Norman Lear, whose hard-hitting, socially-relevant programs took television by storm in the 1970s and the 1980s, has died at age 101.
If one can imagine a television equivalent of a soundtrack, Norman Lear helped create a large portion of mine. Lear, a prolific producer capable of making his audience laugh and cry — and more importantly, think — all in the span of a 30-minute episode, died Tuesday. He lived to be 101 years old.
His resumé included some of the biggest TV hits of the 1970s. With those shows, he brought a new frankness to television, replacing the always-rosy sitcoms of the 1960s. Lear, NPR said, “made funny sitcoms about serious topics.”
One of his most influential — and certainly one of my favorites — was All in the Family, which premiered in 1971. When CBS aired that first episode, it feared the worst. Network executives ordered a disclaimer to run, convinced that the politically incorrect content would earn them thousands, if not millions, of angry callers.
“The program you are about to see is ALL IN THE FAMILY,” the disclaimer began. “It seeks to through a humorous spotlight on our frailties, prejudices and concerns. By making them a source of laughter, we hope to show — in a mature fashion — just how absurd they are.”
They needn’t have worried, however. That premiere went largely unnoticed, he would later admit. But it was during summer reruns, when audiences were looking for something they hadn’t already seen, that they found his show. Suddenly, that little comedy about a bigot and his family in Queens, New York, started getting lots and lots of notice. Suddenly, topics like politics, racial prejudice, religion, poverty, menopause, rape, abortion and homosexuality beamed into people’s living rooms. Lear presented the hard topics in a way that took some — but not all — of the edge off. He managed to make those conversations just palatable enough to cut to the quick.
‘All in the Family’ was just the beginning
Lear also brought us hits like Sanford and Son, a story about a Black father and son who work as junk dealers in the Watts community of Los Angeles. Maude took a liberal foil of All in the Family’s Archie Bunker and put her center stage. Maude spun off Good Times, which told the story of the Black experience in a Chicago ghetto.
All in the Family spun off The Jeffersons, showing the opposite end of the Black experience, showing a prosperous Black family finding that prejudice exists from all sides and all income levels.
One Day at a Time brought more contemporary topics, divorce and single moms, to center stage.
Lear spoofed soap operas with Mary Hartman, Mary Hartman.
He took on racism and inner-city poverty with Diff’rent Strokes in the late 1970s.
A legacy still strong
You can still watch a majority of Lear’s hits on various streaming channels. Most also still air on cable channels.
In their last interview together, actors Carroll O’Connor and Jean Stapleton told Donny and Marie Osmond that All in the Family’s continued popularity meant a new generation of fans was discovering the show in reruns.
“Their reaction is just like it was in the beginning,” Stapleton said, comparing fan letters from younger viewers to those of the original viewers.
And just five years ago, when Lear was a mere 96, ABC launched a special tribute to two of his classics. An episode of All in the Family and an episode of The Jeffersons were reshot using a new cast but the same scripts. The special proved to be a hit and spawned more.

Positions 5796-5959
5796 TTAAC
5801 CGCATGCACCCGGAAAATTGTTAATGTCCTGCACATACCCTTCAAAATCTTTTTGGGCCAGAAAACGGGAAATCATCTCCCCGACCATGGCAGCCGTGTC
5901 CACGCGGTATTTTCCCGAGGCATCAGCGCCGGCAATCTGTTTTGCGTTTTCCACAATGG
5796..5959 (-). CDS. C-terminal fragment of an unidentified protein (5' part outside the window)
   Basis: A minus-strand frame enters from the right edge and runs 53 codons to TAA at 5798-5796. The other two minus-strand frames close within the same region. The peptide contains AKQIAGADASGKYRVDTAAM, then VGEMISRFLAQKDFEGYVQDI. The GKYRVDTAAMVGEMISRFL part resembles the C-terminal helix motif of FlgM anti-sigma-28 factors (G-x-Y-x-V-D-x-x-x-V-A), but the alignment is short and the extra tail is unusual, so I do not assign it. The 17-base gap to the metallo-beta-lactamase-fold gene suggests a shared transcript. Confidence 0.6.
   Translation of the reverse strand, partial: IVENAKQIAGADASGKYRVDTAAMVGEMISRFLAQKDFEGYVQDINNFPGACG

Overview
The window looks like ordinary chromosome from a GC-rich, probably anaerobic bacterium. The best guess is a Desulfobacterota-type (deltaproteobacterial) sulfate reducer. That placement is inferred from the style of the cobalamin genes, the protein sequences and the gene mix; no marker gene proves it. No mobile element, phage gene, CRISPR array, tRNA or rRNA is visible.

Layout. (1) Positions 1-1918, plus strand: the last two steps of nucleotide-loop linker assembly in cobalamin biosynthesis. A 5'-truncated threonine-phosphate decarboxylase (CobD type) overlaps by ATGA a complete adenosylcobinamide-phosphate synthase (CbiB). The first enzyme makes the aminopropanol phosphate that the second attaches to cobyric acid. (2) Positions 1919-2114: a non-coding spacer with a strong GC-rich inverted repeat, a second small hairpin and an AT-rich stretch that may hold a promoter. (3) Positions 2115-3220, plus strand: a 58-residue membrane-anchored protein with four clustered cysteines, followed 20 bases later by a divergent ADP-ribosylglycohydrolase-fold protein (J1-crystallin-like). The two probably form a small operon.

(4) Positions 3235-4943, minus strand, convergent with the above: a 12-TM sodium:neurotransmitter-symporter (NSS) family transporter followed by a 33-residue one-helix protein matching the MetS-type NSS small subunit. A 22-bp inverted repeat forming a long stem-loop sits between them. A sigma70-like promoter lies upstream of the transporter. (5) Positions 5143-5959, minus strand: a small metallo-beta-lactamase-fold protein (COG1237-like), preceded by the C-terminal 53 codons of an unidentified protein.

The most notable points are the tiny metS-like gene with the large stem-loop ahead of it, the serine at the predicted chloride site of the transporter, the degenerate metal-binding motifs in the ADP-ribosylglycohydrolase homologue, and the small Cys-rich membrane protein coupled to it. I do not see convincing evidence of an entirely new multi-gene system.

As the story goes, the special happened because someone reminiscing about Lear’s legendary shows said something to the effect of “You couldn’t put a script like that on the air these days.”
Lear proved that person wrong. And he made us think all over again.
My favorite Lear story
The story I find most interesting and most telling about the man behind the hits isn’t in one of his scripts. It dates back to the early 1980s when All in the Family had become Archie Bunker’s Place after Stapleton decided to leave the series. O’Connor wanted to kill off the character of Edith, his beloved “dingbat” wife, so that the show could expand with new stories. Lear refused to allow that to happen, suggesting that they could just say that Edith was away visiting relatives.
O’Connor was adamant.
“That’s crippling the show,” O’Connor told Lear at a meeting at Lear’s home. “I think Edith must die. ‘No, no, no, I don’t want, I don’t want that,’ he said. So negotiations broke down that night.”
Stapleton herself had a conversation with Lear about Lear’s inability to give the OK for killing off Edith.
“So I brought it down to this,” she recalled of the telephone conversation. “I said, ‘Norman, you realize, don’t you, she is only fiction.’ There was a long pause. And I thought, ‘I’ve heard this dear man that I love so much.’ And then the voice came back, ‘To me, she isn’t.'”
‘The soundtrack of my life’
Lear himself described for CBS Sunday Morning the experience of standing in the studio and listening to an audience experience a giant, collective belly laugh. That laugh came from one of the greatest scenes in the run of All in the Family:
“The soundtrack of my life has been laughter,” Lear said, adding when asked about whether he thinks laughter is medicine, “I happen to believe it has everything to do with a long life.”
Lear, then 98 years old, said death didn’t bother him.
“I don’t mind the going. It’s the leaving: That is the problem for me. Going, who knows what’s out there?” he said. “It can’t be all bad. But leaving, I can’t think of anything good about leaving.”
Even at 101, Lear left us too soon.